Byzantium…they say that the pleasures there…I’m sure that…He suddenly turns over and before thinking about it, his body orders his voice:
“Suck me!”

The slave does not reply. Already kneeling, she lowers her head over his groin and her mouth knowingly begins to caress his circumcised member as her hair brushes against his half-opened thighs… Slow, slowly… The man sighs, pants, trembles, feels delight… His body feels disconnected, dispersed, liquid: he has never known such feverish dissolution… The woman returns to the alcove for the washbowl, returns with it, and carefully washes his shrinking member.

“Put out the lamp,” orders the man at last, “but leave that candle burning.”

Amoptis closes his eyes, not so much to fall asleep as to make her, and the confusion she causes him, disappear. He is always so self-assured! How is it that this woman who seemed to be ignoring him has driven him to such distraction? He begins to wonder if he has not perhaps brought some evil creature into his house. Suddenly he is frightened to recall that, as rumor has it, the carriers of the strange plague which has lately flared up, thrive among those who live badly. The very next morning, once her hair is shorn, he will consign her to the kitchens. No, to the stables, where he will not even see her, where she will pose no risk to anyone. Instinctively he raises his hand to his sex, as if to protect it, and begins to mutter the charm to appease Sekhmet, the powerful, the destroyer.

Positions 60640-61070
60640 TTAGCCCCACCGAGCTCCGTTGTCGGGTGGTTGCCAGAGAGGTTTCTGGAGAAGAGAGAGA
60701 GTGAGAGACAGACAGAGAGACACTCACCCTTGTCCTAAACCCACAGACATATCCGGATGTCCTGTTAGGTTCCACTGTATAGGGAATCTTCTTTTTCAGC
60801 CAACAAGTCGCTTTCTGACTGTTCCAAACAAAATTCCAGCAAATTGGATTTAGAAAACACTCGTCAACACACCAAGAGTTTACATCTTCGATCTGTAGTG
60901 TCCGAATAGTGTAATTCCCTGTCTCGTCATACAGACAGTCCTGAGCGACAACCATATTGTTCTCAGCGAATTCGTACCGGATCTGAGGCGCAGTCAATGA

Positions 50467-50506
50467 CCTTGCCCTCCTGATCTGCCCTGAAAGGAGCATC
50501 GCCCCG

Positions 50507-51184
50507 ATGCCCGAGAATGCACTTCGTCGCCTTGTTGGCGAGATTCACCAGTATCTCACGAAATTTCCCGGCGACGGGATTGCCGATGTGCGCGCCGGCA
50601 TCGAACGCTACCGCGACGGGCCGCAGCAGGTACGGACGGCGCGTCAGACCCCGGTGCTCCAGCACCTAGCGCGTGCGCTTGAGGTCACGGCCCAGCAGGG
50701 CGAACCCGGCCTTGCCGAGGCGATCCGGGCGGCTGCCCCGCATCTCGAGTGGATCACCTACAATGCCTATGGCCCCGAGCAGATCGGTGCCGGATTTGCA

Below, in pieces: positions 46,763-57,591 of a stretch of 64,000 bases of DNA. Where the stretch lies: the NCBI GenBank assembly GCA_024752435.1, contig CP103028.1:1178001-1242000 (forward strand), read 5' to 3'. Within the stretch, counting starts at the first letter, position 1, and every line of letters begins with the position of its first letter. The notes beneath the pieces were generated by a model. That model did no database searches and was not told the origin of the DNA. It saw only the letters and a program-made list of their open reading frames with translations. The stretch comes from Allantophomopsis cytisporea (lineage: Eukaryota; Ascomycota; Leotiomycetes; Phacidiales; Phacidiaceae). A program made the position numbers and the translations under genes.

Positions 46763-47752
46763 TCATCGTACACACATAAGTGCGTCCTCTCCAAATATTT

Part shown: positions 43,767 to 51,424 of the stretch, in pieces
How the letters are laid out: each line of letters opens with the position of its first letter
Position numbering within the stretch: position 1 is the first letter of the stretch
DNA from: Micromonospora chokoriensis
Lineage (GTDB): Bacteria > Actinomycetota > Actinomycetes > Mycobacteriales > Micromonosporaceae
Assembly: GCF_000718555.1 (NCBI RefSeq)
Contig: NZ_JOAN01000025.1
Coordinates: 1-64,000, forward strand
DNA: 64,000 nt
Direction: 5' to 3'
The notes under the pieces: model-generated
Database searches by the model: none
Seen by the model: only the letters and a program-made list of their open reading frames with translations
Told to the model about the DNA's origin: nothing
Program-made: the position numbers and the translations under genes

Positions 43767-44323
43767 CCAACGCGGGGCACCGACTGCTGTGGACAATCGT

Thus was purchased the slave Irenia for the exalted Lord Neferhotep of the House of Tanuris in the first days of May in the year 1010 from the foundation of Rome, quarter of the reign of Caesar Gaius Publius Licinius Valerian, in the month which the Egyptian scribes call Mesore and the people know as the season of Fourth of Shemu, before which the tears of Isis, away in the remote south, cause the rising of the Nile and its flooding across the millenary land of the pharaohs.

* * *